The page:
Hypertensive encephalopathy

Catherine Albin MD (

Dr. Albin of Partners Neurology, Brigham & Women’s Hospital and Massachusetts General Hospital has no relevant financial relationships to disclose.

)
Sashank Prasad MD (Dr. Prasad of Brigham and Women's Hospital in Boston, Massachusetts, has no relevant financial relationships to disclose.)
Douglas J Lanska MD FAAN MS MSPH, editor. (

Dr. Lanska of the University of Wisconsin School of Medicine and Public Health and the Medical College of Wisconsin has no relevant financial relationships to disclose.

)
Originally released June 9, 1999; last updated April 30, 2018; expires April 30, 2021

This article includes discussion of hypertensive encephalopathy, posterior reversible encephalopathy syndrome, PRES, reversible posterior leukoencephalopathy syndrome, and RPLS. The foregoing terms may include synonyms, similar disorders, variations in usage, and abbreviations.

Overview

Clinical manifestations of hypertensive encephalopathy are often nonspecific and include altered mental status, headache, vision changes, and seizures. The pathophysiology of hypertensive encephalopathy can be regarded as failure of cerebral autoregulation from a sudden elevation of blood pressure that results in endothelial injury and vasogenic edema. Radiographically, hypertensive encephalopathy most commonly presents with evidence of posterior-predominant T2-hyperintense lesions without pathologic contrast enhancement. Although classically these changes are noted in the parietal and occipital lobes, edematous changes can also be found in the deep gray matter, brainstem, or cerebellum or even anteriorly. Clinical symptoms and radiographic findings are most often reversible with prompt blood pressure management. In the case of posterior reversible leukoencephalopathy that is triggered by an offending medication, it is critical to identify and withdraw that agent as well.

Historical note and terminology

Volhard was the first to distinguish hypertension-induced neurologic dysfunction from a uremic state and introduced the term “pseudouremia” to refer to hypertensive encephalopathy (Volhard 1918). Ten years later, the term “hypertensive encephalopathy” was introduced by Oppenheimer and Fishberg (Oppenheimer and Fishberg 1928). With the advent of modern neuroimaging techniques in the 1980s, Rail and Perkins published a case series of patients with the clinical syndrome of hypertensive encephalopathy that also demonstrated hypodensity in the posterior white matter on computerized tomography (Rail and Perkin 1980). Several years later, Hauser and colleagues demonstrated that magnetic resonance imaging was even more sensitive for demonstrating increased T2 signal in the posterior white matter and occipital lobes (Hauser et al 1988). These radiographic findings in hypertensive encephalopathy, posterior reversible encephalopathy syndrome, and reversible posterior leukoencephalopathy syndrome supported the concept that the syndrome results from fluid and protein extravasation across the blood-brain barrier, owing to failure of cerebral autoregulation.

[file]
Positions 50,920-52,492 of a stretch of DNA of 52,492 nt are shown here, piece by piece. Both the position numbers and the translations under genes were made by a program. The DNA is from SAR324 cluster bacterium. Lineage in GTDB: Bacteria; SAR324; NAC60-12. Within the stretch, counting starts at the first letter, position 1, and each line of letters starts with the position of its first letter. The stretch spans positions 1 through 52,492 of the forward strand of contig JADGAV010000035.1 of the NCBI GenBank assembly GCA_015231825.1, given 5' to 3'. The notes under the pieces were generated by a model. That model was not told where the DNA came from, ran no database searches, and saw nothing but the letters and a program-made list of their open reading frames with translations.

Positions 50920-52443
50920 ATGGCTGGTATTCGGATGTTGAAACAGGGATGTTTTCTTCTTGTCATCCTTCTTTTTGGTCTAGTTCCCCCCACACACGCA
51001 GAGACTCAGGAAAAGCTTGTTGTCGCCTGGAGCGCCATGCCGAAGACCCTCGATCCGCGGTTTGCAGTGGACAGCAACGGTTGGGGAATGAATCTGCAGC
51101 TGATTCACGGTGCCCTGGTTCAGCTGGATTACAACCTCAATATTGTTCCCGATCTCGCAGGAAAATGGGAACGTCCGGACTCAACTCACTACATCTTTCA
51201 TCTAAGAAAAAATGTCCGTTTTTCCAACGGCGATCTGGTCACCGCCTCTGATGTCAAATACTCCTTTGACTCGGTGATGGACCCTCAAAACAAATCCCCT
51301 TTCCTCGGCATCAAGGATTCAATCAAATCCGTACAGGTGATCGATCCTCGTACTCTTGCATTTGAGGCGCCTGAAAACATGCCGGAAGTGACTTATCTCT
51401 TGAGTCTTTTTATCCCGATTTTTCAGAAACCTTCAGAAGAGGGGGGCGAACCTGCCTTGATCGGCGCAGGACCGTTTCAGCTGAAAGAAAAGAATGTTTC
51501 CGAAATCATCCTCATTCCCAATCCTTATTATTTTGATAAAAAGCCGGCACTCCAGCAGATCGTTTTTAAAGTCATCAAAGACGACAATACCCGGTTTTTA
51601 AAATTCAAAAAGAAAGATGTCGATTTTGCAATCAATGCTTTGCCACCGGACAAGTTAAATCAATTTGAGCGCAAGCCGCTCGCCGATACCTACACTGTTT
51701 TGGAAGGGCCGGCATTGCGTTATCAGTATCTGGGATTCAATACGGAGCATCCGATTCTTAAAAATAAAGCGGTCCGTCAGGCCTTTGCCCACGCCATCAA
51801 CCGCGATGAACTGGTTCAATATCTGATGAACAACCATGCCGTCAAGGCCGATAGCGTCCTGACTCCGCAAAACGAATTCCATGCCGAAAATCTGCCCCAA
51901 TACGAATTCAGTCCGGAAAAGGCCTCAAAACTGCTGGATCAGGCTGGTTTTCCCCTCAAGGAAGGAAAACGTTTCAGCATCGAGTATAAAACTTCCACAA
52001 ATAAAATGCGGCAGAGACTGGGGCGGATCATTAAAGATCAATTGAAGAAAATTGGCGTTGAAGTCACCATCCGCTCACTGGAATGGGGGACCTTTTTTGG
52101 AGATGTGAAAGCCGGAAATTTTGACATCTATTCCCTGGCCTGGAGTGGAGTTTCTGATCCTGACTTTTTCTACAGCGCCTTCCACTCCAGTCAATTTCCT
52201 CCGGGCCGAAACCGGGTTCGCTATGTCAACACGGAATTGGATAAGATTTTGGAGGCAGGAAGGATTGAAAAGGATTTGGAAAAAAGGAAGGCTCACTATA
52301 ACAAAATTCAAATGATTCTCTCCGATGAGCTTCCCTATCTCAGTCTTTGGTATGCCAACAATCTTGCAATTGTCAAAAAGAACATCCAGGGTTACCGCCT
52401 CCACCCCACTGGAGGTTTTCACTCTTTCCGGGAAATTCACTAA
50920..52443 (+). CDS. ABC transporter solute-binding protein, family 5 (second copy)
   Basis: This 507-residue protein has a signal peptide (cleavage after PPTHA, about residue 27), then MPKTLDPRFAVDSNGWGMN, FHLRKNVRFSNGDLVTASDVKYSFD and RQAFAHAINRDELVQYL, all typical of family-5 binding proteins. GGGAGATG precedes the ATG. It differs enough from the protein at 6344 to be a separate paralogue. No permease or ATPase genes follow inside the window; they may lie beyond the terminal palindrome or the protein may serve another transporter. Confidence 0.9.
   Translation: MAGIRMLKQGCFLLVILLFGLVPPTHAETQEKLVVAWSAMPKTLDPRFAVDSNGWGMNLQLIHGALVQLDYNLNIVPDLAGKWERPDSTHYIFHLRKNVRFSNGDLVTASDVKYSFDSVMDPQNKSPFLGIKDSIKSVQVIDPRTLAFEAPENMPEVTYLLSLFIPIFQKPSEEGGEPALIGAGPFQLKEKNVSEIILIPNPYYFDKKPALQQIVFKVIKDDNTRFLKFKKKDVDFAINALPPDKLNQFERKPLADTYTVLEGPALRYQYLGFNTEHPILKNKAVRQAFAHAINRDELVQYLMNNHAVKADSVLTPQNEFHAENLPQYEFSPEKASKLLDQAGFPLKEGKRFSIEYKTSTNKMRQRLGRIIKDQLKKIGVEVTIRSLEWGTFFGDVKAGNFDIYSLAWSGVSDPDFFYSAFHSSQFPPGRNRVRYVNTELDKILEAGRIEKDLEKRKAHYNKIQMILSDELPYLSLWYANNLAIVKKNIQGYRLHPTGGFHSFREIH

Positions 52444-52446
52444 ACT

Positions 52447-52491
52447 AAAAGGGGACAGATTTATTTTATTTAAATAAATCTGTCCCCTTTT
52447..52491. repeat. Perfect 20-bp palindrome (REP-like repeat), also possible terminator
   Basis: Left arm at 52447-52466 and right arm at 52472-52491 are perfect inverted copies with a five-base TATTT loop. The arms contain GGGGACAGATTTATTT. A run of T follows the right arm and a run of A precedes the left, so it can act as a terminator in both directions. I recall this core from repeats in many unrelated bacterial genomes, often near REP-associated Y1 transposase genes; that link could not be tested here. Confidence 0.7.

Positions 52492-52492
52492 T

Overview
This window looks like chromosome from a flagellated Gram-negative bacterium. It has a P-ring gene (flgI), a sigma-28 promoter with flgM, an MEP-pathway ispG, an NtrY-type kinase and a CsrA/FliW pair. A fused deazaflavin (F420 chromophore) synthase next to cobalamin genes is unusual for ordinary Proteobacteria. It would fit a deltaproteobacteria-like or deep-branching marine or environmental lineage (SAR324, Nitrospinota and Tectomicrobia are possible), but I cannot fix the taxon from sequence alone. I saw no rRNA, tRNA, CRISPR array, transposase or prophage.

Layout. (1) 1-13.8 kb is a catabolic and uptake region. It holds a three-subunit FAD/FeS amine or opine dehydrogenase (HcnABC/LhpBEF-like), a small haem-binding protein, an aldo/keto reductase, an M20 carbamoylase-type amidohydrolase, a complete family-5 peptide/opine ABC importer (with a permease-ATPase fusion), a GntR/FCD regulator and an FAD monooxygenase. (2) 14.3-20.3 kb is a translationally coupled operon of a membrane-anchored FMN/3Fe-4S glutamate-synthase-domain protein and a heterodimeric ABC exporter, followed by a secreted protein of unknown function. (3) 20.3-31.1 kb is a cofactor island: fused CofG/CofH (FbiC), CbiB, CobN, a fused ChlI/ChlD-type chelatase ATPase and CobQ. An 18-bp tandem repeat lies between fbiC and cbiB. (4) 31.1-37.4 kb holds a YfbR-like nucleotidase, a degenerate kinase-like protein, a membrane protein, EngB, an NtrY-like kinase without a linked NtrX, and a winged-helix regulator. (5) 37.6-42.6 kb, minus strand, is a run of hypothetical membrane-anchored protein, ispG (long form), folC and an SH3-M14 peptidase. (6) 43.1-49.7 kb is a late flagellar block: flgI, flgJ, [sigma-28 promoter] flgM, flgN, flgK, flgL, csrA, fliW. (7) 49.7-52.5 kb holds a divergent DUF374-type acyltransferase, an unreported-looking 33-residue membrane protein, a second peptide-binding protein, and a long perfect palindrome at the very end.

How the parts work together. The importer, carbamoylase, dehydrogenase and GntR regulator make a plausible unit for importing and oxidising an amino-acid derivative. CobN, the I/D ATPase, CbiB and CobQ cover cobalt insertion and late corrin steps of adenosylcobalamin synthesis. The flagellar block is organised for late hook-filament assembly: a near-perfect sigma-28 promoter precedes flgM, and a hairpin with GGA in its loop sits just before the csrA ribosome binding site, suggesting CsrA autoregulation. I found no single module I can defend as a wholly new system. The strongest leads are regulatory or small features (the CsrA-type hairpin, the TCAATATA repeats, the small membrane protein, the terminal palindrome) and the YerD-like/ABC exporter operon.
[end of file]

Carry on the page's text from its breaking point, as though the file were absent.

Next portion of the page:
In 1996, Hinchey and colleagues published a series of patients who presented with headaches, vomiting, confusion, seizures, cortical blindness, and other visual abnormalities arising from various etiologies--eclampsia, acute hypertension, renal failure, or treatment with certain immunosuppressants. MRI imaging in all cases demonstrated posterior leukoencephalopathy without infarction that resolved after cessation of the purportedly triggering medication, delivery, or control of blood pressure. Immunosuppressant or chemotherapeutic agents that have come to be associated with this syndrome including cyclosporine, tacrolimus, sirolimus, cisplatin, interferon alpha, bevacizumab, CHOP (cyclophosphamide, doxorubicin, vincristine, prednisone), and sorafenib. Hinchey and colleagues named this entity reversible posterior leukoencephalopathy syndrome, which was meant to capture the diverse etiologies resulting in an overlapping cineradiographic syndrome that also included hypertensive encephalopathy. Their article sparked controversy in the literature, prompting others to point out that such patients were at risk of hemorrhage and ischemia, and, thus, the syndrome was not necessarily “reversible.” Moreover, many reported cases emphasized that the findings are not strictly “posterior”; such authors suggested “hyperperfusion syndrome” as an alternate name (Schwartz 1996).

To address some of the inaccuracies conveyed by the name reversible posterior leukoencephalopathy syndrome, the term posterior reversible encephalopathy syndrome was later coined in the radiology literature in 2000 (Casey et al 2000). Posterior reversible leukoencephalopathy has become the more widely accepted term to describe the syndrome described in this article (Vaughn et al 2008).

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